Re: [NTLK] Things to do with my newton?

From: DJ Vollkasko (
Date: Thu Dec 09 2004 - 11:27:20 PST

> How about e-books, etc, which could be in newton readable format
> (maybe html?).

Haven't followed this thread back then, Tom, but have you since found
Newton eBooks?

If not: There's a bunch of them on UNNA, also on various Newton
websites all
around town. A selection of links is here ,
then you can always make your own Newton books (see,
actually is fun - creating & sharing stuff thru UNNA or other venues,
something back to the community (hint: bookmaking tools available fro
at UNNA ;=] ). Another good way to help is to write manuals of every new
thing you try, and put them up at the Wiki.
   This year will even be able to boast the first two exclusively
book releases in a couple years! And then there are all the stuff from
Project Gutenberg and other sources that are being
Newtonized by the hordes of bookish Newtonians on this list.

Hundreds of Newton ebooks made around 1993 to 1997 (= usually in Classic
format) used to be here, but the
archive doesn't seem to be online anymore - does anybody have a mirror?
(UNNA has this, but the
section is not as big as I remembered it...). Some of those are up at
or .

Reading eBooks on the Newton - that's what lured me in. All my Newton
investments have paid off within a few months in money saved by not
to buy so many hardcopy books.
And then by-and-by you start with adding Names and Dates to your
Newton, rig
it for email on a trip, and slowly expand it's use into more areas of
life. At least that's how it worked for me.

> I've been trying to learn newton script so that I can contribute to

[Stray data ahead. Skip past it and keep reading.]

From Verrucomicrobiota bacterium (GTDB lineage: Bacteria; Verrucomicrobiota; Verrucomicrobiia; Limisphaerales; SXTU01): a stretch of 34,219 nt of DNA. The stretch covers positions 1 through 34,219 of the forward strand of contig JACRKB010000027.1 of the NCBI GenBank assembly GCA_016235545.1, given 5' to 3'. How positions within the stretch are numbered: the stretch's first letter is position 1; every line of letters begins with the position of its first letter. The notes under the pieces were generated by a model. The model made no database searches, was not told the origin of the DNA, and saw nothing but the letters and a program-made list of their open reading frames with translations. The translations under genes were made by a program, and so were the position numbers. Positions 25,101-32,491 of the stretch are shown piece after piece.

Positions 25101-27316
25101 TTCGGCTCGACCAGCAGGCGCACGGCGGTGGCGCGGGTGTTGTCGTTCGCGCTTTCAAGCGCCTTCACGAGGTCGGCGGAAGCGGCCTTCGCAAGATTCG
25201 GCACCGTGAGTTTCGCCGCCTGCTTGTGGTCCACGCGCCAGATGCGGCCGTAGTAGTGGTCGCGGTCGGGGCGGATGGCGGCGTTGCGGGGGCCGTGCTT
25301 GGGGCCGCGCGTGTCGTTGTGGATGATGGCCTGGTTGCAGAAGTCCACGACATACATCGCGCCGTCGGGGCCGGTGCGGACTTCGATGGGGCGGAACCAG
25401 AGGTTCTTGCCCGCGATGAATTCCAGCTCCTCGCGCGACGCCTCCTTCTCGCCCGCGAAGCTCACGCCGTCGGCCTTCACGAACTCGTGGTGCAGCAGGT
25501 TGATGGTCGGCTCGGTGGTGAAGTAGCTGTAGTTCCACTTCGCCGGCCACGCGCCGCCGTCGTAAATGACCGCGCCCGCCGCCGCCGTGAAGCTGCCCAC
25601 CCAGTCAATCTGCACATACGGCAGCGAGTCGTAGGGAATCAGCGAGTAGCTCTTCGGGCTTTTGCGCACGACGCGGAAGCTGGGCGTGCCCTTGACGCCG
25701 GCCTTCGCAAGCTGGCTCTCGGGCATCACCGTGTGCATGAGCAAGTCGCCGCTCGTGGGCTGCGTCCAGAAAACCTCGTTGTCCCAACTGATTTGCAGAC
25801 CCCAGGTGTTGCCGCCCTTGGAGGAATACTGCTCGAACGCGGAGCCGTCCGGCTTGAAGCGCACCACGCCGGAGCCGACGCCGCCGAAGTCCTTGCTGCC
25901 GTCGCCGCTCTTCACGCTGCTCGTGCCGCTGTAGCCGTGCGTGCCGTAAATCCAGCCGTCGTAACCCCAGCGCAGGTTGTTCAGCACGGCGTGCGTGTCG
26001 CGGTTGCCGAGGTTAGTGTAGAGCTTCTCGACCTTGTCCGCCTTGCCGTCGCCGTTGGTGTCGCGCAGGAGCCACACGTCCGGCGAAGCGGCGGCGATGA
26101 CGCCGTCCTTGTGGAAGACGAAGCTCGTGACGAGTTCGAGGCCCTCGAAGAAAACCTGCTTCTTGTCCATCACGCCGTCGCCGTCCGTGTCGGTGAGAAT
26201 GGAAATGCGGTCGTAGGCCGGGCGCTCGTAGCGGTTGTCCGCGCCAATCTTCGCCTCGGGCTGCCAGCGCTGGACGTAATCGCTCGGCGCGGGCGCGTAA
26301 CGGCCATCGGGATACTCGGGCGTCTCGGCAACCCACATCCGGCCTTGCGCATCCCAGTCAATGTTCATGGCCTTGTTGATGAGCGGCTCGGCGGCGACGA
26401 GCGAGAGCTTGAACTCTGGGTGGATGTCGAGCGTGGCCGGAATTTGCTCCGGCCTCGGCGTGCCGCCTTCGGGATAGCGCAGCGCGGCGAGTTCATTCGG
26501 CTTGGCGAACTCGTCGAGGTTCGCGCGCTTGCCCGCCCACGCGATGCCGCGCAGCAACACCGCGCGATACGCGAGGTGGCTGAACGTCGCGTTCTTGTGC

> the software base, but it's slow going.

The Wiki has a software wishlist, maybe you'll find some inspiration
there .

> but the utilities I've found are very very basic and typically barely

Some stuff for the Newton is very mature, stable and well-concepted.
a decade of industrial-grade development paid off in many great apps,
quite a bunch of them have been released as freeware (check UNNA).
   Some things never made it past beta stage before Newton production was
stopped and haven't improved since. Some things are made by amateurs
great enthusiasm and varying decree of success - usually very impressive
stuff that suits precise needs, somethings with not-too-hot interface
and a bit short on documentation, though.

Some areas have plenty solutions (e.g. zillions of button-bar apps,
enhancements or backdrop apps), some next to zero (okay, there's a midi
hack, a drum machine demo and a mp3 player - but no sampler,
drum machine where you can load different banks of instruments,
programmeable sound effect filter, etc.).

What amazes me most are the vast numbers of improvements and
enhancements to
the OS and built-in stuff, compared to the much lower (but still
number of applications.



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